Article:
Every Day is Saturday

Finding Joy in the Here and Now

The Ghosts of Christmases Past

Christmas Tree

If I had to explain the main message of this blog, I would say that it is about change. To be clear, it is not an advice column about how to deal with change, or an example of a person who has successfully dealt with change (hardly!). It is an ongoing narrative of a person who has been in what seems to be a constant state of change for some time.

As a consequence of my heightened awareness of this ongoing change, I’ve begun to wonder if there was ever a time in my life where there was no change, when I lived in a steady state of being, where I could count on things being a certain way. A time when I felt safe and not at the mercy of the “thousand natural shocks that flesh is heir to”. It certainly seems that way when I look back, and nothing brings it home to me as the holiday season does.

Each year, as soon as Thanksgiving is over, I’m confronted by the ghosts of my Christmases past. My feelings about Christmas are complicated; they are loaded with emotion and memory, joy and grief, surprise and disappointment. I suspect most of us feel this way about it if we’re honest.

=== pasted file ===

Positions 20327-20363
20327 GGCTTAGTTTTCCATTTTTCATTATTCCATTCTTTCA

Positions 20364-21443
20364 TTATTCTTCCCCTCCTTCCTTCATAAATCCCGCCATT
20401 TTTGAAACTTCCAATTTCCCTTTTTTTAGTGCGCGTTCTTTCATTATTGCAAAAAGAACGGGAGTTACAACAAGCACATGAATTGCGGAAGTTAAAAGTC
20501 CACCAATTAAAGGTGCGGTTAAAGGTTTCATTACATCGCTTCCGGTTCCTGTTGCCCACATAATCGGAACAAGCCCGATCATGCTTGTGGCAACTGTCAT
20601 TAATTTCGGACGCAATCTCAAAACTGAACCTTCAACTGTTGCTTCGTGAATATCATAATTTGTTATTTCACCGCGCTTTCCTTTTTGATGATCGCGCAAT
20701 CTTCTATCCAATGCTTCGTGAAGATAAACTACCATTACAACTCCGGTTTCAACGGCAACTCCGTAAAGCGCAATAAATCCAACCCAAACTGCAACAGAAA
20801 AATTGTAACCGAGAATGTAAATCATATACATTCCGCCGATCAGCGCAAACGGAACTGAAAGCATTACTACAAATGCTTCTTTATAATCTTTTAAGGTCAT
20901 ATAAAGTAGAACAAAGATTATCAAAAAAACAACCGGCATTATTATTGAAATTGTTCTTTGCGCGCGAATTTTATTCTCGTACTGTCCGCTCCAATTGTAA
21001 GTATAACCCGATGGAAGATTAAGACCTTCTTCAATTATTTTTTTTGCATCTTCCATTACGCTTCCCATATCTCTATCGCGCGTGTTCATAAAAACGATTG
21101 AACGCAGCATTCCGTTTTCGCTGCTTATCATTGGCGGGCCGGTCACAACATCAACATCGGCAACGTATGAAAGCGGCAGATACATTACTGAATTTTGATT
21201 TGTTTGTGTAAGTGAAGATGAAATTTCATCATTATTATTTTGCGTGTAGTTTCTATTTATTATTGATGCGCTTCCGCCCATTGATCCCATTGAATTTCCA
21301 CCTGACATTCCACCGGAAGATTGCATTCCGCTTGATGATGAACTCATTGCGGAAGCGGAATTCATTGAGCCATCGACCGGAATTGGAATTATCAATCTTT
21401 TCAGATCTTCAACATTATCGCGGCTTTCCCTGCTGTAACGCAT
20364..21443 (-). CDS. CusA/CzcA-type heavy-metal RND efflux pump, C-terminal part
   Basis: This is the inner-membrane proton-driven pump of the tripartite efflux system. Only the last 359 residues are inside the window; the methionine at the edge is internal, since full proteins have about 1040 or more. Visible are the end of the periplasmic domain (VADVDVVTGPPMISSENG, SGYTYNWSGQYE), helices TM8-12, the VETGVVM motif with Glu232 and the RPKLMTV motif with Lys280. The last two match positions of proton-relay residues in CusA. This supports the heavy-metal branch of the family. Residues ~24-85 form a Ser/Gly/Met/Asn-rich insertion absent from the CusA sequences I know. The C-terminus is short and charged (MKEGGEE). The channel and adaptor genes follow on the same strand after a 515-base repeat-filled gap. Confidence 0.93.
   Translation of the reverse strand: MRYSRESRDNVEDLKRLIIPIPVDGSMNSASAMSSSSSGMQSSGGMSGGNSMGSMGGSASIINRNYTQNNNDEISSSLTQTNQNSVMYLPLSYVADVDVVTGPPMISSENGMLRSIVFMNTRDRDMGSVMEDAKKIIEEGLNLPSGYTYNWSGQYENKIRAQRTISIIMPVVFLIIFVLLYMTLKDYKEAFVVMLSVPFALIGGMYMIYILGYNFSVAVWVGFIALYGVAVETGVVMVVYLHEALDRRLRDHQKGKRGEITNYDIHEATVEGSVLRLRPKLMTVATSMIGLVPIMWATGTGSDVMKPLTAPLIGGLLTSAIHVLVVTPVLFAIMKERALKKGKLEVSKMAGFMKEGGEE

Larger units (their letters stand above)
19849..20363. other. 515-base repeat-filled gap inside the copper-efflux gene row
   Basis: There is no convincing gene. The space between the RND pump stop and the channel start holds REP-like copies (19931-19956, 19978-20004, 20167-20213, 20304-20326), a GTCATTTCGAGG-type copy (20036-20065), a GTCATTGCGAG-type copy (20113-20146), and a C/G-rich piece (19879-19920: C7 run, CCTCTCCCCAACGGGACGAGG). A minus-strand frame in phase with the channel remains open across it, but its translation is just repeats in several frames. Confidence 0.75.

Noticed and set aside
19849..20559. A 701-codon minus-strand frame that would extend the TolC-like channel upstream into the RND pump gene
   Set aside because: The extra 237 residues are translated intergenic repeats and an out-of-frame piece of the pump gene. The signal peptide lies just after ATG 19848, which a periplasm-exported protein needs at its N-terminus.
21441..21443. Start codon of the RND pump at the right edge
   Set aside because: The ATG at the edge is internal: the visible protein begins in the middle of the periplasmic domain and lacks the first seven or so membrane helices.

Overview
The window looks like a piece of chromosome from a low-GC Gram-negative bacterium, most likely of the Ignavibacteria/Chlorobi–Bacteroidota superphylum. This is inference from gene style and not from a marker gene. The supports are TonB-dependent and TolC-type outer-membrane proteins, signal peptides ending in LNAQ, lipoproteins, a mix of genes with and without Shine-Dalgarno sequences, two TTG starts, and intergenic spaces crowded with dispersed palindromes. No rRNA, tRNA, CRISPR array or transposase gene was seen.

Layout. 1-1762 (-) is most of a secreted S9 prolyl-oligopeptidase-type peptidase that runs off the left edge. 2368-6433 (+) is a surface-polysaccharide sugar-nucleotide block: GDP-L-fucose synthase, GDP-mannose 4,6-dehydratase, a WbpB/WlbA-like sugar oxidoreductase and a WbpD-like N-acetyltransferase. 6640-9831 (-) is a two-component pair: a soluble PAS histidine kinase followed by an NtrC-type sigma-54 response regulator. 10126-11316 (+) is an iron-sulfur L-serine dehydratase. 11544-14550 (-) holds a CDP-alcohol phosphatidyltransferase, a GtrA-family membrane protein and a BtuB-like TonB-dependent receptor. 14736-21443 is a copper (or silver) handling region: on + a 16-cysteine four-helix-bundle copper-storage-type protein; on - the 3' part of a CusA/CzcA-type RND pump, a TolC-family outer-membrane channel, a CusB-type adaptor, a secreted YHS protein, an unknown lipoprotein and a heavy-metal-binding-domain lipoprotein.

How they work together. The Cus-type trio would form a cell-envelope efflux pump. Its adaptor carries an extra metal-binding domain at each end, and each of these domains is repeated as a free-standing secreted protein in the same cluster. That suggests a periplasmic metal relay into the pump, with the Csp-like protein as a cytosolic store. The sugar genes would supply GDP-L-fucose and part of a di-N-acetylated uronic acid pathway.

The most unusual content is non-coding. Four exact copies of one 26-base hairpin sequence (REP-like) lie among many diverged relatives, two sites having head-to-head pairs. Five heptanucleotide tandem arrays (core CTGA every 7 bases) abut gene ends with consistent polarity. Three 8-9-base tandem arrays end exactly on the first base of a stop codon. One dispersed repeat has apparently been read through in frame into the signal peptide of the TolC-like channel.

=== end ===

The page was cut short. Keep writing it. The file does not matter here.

For example, I remember the exact moment the magic of Christmas ended for me. By “magic” I mean my belief that there was a person called Santa Claus who delivered presents on Christmas Eve to everyone who had been good that year. Up to the moment of discovery I totally believed in Santa and his flying reindeer. One year I remember being very concerned that he wouldn’t be able to deliver presents to us because the apartment we lived in didn’t have a fireplace. My father soothed my fears, explaining that Santa would just come through the sliding glass door that led to the balcony. I think I still insisted on sleeping on the couch in the living room, just in case he needed my help getting in (does this sound familiar, people who know me?).

It must have been the next year that the bubble burst. We were on the way to my grandmother’s house for Christmas, all of us piled in the family station wagon. I was in the “way back” (that backwards-facing seat under the hatch back), and there was a big box back there with me. I could read enough to know that it contained a bicycle. After some deduction, I realized that it was most likely the bicycle I had asked Santa for, and I didn’t understand what it was doing in the back of our car. Then it hit me. There was no Santa. It had been my parents all along.